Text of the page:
Nicola Sturgeon pays tribute to NHS staff as health service marks 70 years

The First Minister has paid tribute to NHS staff as the health service marks its 70th anniversary.

Patients and staff at New Victoria hospital, Glasgow, enjoying a NHS Big7Tea party with donations from Asda. Picture: Ian Georgeson
Patients and staff at New Victoria hospital, Glasgow, enjoying a NHS Big7Tea party with donations from Asda. Picture: Ian Georgeson

Nicola Sturgeon joined Health Secretary Jeane Freeman, patients and NHS employees to celebrate the occasion at the Royal Hospital for Children in Glasgow.

Ms Sturgeon used the anniversary to reassert a commitment to the health service being free at the point of need.

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She said: “It was a pleasure to be able to celebrate this special birthday at the Royal Hospital for Children, with the patients and staff who make the health service the treasured institution that it is.

“Our NHS has gone from strength to strength over the past 70 years, and this anniversary is an opportunity to appreciate the vital role the service plays in all our lives.

“It is also a time to reaffirm our commitment to the founding principles of the NHS - that healthcare should be provided free at the point of need.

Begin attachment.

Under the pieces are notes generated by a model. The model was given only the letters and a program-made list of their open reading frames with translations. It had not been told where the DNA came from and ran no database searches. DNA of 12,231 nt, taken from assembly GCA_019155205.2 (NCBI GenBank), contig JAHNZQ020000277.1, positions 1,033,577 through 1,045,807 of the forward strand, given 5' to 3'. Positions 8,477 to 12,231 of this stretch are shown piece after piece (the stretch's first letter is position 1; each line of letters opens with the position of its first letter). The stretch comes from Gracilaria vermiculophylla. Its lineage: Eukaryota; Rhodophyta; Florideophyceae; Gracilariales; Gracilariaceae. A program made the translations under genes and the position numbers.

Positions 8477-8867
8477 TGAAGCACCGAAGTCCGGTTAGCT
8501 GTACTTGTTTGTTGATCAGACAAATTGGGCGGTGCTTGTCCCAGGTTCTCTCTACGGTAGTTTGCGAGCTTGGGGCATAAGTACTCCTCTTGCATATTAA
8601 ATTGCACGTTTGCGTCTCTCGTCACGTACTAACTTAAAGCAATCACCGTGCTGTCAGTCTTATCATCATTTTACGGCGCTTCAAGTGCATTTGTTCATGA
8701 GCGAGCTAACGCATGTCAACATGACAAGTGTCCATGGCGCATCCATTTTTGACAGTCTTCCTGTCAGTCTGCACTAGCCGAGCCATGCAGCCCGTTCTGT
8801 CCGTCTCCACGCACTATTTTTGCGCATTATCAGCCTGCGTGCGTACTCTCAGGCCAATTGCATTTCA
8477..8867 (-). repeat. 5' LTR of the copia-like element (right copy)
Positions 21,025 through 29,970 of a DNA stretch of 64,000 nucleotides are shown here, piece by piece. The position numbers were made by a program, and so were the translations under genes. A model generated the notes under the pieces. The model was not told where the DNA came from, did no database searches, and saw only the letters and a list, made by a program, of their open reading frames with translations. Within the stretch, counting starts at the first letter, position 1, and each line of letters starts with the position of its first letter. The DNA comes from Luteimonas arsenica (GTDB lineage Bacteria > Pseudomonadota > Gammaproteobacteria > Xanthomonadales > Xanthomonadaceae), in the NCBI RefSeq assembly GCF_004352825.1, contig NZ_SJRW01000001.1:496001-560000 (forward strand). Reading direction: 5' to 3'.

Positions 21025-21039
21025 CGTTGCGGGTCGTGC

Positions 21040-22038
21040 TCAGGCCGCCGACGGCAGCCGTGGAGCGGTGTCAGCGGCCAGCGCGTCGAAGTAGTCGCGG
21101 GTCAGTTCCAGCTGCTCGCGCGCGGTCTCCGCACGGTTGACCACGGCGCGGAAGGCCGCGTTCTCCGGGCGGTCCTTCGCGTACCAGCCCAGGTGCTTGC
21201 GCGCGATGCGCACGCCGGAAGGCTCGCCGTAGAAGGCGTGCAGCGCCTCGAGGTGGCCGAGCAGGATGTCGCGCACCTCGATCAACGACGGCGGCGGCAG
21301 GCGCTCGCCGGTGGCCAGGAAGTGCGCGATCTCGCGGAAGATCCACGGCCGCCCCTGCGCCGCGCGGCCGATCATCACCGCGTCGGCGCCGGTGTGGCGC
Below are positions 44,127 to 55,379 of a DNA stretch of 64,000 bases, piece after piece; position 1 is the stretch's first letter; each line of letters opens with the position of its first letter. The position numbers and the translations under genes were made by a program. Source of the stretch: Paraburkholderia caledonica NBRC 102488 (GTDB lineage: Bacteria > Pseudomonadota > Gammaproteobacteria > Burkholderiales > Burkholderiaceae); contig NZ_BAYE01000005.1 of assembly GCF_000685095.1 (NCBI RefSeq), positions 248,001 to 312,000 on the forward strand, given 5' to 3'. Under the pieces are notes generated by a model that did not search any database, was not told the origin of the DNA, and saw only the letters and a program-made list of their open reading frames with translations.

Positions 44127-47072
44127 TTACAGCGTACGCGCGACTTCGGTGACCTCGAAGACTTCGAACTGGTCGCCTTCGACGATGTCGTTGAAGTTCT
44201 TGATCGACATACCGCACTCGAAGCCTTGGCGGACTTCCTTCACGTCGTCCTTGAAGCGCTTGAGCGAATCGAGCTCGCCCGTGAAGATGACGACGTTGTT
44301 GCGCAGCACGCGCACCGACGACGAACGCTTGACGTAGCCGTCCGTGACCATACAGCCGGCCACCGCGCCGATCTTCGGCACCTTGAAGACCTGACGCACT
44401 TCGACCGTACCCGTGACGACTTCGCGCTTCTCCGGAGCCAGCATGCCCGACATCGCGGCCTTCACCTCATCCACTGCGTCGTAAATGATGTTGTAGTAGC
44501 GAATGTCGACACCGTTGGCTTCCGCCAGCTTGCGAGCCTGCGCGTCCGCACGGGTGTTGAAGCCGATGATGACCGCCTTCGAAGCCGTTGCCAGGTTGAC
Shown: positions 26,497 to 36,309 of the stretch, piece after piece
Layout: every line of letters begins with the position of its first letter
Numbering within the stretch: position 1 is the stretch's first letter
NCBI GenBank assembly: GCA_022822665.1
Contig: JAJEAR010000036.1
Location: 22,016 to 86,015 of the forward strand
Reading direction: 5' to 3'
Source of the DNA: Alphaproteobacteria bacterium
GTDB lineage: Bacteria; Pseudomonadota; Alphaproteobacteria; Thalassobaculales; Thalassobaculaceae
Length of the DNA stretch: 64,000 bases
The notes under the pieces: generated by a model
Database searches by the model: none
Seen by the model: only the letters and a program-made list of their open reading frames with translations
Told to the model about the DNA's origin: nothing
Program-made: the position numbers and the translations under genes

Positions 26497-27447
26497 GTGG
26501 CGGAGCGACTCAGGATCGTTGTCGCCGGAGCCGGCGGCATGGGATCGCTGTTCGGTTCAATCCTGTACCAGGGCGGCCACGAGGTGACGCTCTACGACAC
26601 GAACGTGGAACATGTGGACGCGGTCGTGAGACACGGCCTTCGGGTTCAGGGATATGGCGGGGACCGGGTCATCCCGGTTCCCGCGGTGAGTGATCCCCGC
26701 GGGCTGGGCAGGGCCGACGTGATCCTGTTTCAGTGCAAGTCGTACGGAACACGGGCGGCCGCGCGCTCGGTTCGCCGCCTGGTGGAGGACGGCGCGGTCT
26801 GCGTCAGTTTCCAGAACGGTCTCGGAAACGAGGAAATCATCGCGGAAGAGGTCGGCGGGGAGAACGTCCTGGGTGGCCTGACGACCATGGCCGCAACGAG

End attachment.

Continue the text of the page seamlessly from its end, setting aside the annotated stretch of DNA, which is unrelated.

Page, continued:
“This commitment remains as strong as ever, and is just as relevant today as it was in 1948, which is why we are investing record-high real terms health funding and have delivered an all-time high in NHS staff numbers.

“I’d like to take this opportunity to thank everyone who has contributed to the health service over the last 70 years, and all those who continue to work and volunteer across the NHS today.”

Ms Freeman said: “Since 1948 the NHS has delivered huge medical advances and improvements to public health, letting many more of us live longer, healthier lives.

“The NHS has all but eradicated diseases such as polio and diphtheria, and Scotland itself has a long and proud history of delivering medical advances, such as the establishment of ultrasound, the UK’s first successful kidney transplant and advances in the use of keyhole surgery.”

John Brown, chairman of NHS Greater Glasgow and Clyde, added: “It’s been an amazing 70 years for the NHS.

“Over the past few weeks, all across Scotland, there have been many events to mark the occasion and none more so than across Greater Glasgow and Clyde, where many of the events taking place have looked back at the history of the NHS, its innovations and its accomplishments over the last seven decades.

“Whilst it is only right that that we acknowledge and commemorate our past, it’s possibly even more important to look ahead to the future of our NHS and our young staff, just at the start of their careers, who will play an important role and make a significant contribution to the NHS for the next generation.”